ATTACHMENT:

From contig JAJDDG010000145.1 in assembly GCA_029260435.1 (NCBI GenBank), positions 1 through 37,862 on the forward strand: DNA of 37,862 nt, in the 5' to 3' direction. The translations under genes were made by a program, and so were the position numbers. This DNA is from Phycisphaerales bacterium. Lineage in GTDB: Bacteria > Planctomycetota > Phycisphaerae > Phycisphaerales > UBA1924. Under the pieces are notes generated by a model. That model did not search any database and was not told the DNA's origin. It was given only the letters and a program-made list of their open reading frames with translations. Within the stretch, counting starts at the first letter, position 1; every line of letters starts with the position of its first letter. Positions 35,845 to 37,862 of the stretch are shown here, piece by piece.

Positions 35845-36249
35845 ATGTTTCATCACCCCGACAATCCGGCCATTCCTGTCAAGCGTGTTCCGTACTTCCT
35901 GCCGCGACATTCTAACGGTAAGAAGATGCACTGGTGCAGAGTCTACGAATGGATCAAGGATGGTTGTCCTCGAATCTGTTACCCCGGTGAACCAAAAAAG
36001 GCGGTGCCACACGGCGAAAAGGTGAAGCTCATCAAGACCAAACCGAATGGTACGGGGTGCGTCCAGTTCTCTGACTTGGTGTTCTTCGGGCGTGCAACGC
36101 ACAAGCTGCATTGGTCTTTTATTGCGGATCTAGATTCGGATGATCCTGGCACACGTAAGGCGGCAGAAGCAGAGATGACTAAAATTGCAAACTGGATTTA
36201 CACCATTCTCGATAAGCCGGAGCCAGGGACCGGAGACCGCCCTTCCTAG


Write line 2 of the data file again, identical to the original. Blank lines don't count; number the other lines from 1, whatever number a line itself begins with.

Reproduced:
Positions 35845-36249